Sharing your faith in public is the tension we feel as Christians.   And to be honest, I think that tension is only going to be pulled tighter and tighter as culture drifts from it’s Christian center.   Making Christianity more foreign to outsiders of faith more and more. 


But Jesus inserted Himself into a Roman culture that didn’t have a Christian center either.  It was actually hostile towards Christians.  But yet, Jesus doesn’t come across in Scripture like he is “forcing his convictions upon us.  Jesus preached some of the hardest messages, yet crowds continued to flock to Him.   Part of the reason I think that faith isn’t potent in our culture is because we get nervous when the term ‘evangelism’ gets brought up.  Even recently, surveys point to an overall decline of self-identified Christians.   


But faith is still shared. 


Here are 4 things to remember as we continue to share our faith in a faith-resistant environments:


1.  Think both attractional and incarnational in the age of the “nones”

People are focused and will continue to focus their energies and efforts toward targeting seekers through attractional models of evangelism.  Inviting people to your church to worship together and experience a wonderful spiritual experience.  My church does this well. But as more young people are growing up with no awareness or little religious memory, people may find the attractional model more difficult to appeal to outsiders.  Followers of Christ must learn how to embody the love and service of Christ in their workplace, neighborhoods and friend circles.  This incarnational model is simply being, doing and telling good news where we live and work. 


2.  Cultivate a greater passion for mission

Pastors are not the only ones who are called to the mission of the church.  A pastor’s role is to equip others to the work of the ministry of sharing your faith with others.  Pastor’s should model how to articulate faith to those who are outside the church by how he/she references outsiders of faith during your weekend experiences.  You should feel comfortable bringing an unbeliever to your church and pastor because they will model love, actions and words that will draw your unbelieving friend closer to Jesus.  Replicate that passion to those around you.  People in the seats on Sunday mornings are never meant to be merely consumers of religious goods and services.  We need  all of God’s people engaged in God’s mission, from their neighborhoods to the nations.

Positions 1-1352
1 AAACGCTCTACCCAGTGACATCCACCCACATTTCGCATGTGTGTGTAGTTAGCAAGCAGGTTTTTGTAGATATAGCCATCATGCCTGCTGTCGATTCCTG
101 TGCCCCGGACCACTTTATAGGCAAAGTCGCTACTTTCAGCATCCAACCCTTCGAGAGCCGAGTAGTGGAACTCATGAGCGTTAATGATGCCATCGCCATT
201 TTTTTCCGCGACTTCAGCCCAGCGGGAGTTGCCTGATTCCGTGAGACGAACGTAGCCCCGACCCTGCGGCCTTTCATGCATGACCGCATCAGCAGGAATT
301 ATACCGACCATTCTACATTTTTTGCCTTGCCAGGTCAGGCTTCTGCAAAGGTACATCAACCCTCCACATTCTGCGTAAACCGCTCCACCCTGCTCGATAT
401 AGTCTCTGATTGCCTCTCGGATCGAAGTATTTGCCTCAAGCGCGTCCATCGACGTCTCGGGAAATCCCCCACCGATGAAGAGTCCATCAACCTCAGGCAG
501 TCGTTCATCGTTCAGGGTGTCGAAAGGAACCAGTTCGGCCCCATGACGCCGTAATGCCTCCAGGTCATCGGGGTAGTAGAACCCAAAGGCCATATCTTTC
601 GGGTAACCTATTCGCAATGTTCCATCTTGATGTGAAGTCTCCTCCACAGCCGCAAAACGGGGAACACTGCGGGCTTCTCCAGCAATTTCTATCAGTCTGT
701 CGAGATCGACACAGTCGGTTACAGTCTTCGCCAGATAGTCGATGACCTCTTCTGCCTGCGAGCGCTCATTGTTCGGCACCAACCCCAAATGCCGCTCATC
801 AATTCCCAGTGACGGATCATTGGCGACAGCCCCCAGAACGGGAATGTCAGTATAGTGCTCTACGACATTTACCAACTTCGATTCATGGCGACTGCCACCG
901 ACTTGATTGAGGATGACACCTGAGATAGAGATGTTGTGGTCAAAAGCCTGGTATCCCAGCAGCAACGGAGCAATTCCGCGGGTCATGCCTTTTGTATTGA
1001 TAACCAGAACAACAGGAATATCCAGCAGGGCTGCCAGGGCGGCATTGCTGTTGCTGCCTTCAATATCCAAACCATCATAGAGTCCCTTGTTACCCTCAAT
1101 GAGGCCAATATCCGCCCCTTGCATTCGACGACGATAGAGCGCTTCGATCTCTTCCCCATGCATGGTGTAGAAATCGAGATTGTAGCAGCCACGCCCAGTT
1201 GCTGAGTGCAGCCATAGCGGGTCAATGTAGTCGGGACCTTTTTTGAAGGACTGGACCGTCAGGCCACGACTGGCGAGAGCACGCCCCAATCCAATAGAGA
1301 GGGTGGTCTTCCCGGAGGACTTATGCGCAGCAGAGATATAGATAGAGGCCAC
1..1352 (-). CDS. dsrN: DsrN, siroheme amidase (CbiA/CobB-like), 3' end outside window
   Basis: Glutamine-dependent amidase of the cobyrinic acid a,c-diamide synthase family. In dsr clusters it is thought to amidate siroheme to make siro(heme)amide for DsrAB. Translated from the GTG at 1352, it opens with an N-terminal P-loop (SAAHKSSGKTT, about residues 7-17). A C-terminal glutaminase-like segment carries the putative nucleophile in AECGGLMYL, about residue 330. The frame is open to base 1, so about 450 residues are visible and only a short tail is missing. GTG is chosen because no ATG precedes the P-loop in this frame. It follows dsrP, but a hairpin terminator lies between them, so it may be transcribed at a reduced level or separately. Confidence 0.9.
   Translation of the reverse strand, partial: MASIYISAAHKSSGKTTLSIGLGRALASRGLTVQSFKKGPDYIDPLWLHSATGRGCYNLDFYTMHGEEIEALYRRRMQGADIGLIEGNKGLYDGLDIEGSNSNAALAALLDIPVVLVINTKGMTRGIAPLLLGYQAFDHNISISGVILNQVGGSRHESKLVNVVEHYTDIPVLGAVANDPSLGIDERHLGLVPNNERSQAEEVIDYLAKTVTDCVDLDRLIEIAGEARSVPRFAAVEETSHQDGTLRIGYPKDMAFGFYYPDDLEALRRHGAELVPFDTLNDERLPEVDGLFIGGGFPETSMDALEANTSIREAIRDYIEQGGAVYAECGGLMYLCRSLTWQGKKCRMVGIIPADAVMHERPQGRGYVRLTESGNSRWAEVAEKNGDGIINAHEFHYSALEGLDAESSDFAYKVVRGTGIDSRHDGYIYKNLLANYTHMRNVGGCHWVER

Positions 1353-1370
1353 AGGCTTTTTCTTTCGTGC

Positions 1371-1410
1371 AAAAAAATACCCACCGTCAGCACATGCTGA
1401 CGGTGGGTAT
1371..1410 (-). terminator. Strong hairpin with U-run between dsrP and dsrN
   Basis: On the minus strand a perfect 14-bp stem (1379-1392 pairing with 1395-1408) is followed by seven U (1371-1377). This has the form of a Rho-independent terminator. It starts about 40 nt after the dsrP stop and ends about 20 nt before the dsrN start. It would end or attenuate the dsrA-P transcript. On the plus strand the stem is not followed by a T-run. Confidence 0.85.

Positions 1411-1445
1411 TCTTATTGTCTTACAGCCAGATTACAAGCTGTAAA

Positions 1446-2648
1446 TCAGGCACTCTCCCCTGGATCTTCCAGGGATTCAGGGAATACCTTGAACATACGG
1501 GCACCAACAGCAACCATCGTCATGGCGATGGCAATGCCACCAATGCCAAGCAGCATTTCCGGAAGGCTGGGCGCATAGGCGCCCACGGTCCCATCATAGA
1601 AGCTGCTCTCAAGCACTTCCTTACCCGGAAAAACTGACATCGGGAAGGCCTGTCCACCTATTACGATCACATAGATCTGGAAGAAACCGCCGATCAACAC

3. Articulate a clear understanding of the gospel

Sharing the Gospel should not feel like a “I have to do” but an exciting “here’s what Jesus did!”  People don’t need self help but to deny self, take up the cross and follow.  People don’t need to “turn over a new leaf” but to “live a new life” in Christ.  We must articulate a message of faith that expresses Christ dying on the cross and resurrecting.  The resurrection of Christ is one of the main hinges on the door of evangelism.  Even the Bible says that if there is no resurrection from the dead, our faith is futile and is worthless (1 Corinthians 15:14).   So don’t share a message that doesn’t involve the cross and resurrection of Jesus. 



4. Focus on discipleship

God made us to grow and gave us an ability to receive growth. This can only happen through intentional awareness and leadership on the part of both leaders and church attenders.  Evangelism is moving someone one step closer to Christ.  How you grow closer to Christ will also be how others you impact grow closer to Christ.  So don’t neglect your own spiritual growth.   How you hear from God, study the bible and grow in community will inspire you to share what you are learning and experiences with others so that you can invite others into your thriving life.